[44] Human Rights Watch telephone interview with a senior official from the Kosovo Judicial Institute, February 4, 2008.

[45] Ibid.

[46]Human Rights Watch interview with a senior Kosovo Judicial Council official, Pristina, July 13, 2007. It is envisioned that a separate body for overseeing prosecutors, the Kosovo Prosecutorial Council, will be established at a later date.

[47] European Commission, "Kosovo 2007 Progress Report," p. 12.

[48] Human Rights Watch email correspondence with the director of the Kosovo Law Centre, July 27, 2007.

[49] Human Rights Watch email correspondence with a senior official from the Kosovo Law Centre, February 1, 2008.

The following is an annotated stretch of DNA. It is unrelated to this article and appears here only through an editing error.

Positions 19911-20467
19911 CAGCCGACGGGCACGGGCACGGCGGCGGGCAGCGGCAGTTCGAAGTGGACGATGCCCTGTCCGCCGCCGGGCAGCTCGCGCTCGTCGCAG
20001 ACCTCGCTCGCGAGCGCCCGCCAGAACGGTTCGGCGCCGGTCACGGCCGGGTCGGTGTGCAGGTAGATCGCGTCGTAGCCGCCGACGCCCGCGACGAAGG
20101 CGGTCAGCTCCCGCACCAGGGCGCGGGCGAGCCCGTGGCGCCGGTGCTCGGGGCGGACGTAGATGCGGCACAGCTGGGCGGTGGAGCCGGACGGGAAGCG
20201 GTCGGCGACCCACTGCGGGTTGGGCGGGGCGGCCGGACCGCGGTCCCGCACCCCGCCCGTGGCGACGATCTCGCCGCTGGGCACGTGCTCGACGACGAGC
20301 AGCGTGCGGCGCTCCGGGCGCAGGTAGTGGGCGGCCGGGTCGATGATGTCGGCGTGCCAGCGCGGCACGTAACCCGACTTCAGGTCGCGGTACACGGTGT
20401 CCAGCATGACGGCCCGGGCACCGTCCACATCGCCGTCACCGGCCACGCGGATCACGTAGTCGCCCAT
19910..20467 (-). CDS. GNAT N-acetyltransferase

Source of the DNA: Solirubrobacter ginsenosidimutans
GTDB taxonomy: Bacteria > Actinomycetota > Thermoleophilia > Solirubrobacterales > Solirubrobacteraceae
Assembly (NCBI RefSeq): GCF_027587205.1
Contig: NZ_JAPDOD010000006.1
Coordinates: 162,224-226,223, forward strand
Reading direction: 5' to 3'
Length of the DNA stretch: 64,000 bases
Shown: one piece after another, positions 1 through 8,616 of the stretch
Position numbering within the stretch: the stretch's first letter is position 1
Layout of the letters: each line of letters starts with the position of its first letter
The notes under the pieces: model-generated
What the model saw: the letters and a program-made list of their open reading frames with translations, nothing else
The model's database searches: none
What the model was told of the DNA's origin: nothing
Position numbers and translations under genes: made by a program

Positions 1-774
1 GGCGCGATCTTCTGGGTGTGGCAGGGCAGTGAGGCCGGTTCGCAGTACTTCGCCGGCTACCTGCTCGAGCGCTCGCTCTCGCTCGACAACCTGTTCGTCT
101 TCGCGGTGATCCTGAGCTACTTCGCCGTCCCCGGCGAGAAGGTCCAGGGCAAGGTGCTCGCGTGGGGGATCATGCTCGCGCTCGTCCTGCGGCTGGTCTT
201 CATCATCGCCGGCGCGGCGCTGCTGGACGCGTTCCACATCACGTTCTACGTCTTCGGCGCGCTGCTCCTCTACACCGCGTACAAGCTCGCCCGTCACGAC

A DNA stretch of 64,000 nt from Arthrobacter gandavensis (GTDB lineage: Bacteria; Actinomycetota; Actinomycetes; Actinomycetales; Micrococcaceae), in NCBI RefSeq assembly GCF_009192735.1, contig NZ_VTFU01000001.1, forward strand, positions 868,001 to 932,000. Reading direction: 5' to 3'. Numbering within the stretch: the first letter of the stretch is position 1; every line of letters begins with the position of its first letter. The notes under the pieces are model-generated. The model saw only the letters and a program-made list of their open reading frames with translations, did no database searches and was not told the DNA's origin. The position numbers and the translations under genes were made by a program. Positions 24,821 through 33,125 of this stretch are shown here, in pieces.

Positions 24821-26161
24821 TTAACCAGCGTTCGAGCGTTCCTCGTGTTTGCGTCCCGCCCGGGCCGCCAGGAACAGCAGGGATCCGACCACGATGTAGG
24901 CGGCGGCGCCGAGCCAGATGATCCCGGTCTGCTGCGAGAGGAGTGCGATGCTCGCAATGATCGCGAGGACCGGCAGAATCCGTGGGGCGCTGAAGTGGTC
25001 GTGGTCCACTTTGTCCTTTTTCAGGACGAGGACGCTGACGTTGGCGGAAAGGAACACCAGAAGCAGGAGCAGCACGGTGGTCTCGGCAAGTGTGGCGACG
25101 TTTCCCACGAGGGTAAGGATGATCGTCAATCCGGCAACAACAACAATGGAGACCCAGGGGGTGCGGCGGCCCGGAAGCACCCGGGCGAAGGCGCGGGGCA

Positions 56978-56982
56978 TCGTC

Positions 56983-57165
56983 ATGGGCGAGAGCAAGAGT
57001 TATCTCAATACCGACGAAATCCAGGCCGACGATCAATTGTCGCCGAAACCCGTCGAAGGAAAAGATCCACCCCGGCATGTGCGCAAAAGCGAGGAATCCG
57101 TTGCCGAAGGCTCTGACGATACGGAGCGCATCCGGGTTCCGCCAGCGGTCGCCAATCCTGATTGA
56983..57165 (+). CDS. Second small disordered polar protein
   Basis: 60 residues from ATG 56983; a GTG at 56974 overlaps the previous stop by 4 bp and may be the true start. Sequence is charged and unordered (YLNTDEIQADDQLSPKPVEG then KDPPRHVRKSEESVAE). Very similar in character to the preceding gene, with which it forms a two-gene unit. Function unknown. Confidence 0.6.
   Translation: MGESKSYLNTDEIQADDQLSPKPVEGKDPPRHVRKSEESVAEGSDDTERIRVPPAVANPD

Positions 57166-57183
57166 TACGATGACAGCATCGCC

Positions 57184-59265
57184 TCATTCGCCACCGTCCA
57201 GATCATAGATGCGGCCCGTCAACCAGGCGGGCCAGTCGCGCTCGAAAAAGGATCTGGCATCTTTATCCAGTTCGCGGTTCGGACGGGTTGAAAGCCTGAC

[50] Human Rights Watch interview with an UNMIK Department of Justice official, Pristina, July 17, 2007.

[51] Human Rights Watch telephone interviews with a local judge, December 19, 2007, and with a local prosecutor, January 22, 2008.

[52] Human Rights Watch email correspondence with a senior official from the KosovoLawCenter, February 1, 2008.

[53]Basic Principles on the Independence of the Judiciary, adopted by the Seventh United Nations Congress on the Prevention of Crime and the Treatment of Offenders, Milan, 26 August to 6 September 1985, U.N. Doc. A/CONF.121/22/Rev.1 at 59 (1985). Principle 14 states that "the assignment of cases to judges within the court to which they belong is an internal matter of judicial administration."

[54] Human Rights Watch email correspondence with a senior official from the KosovoLawCenter, February 1, 2008.

[55] Human Rights Watch interview with an UNMIK Department of Justice official, Pristina, July 17, 2007.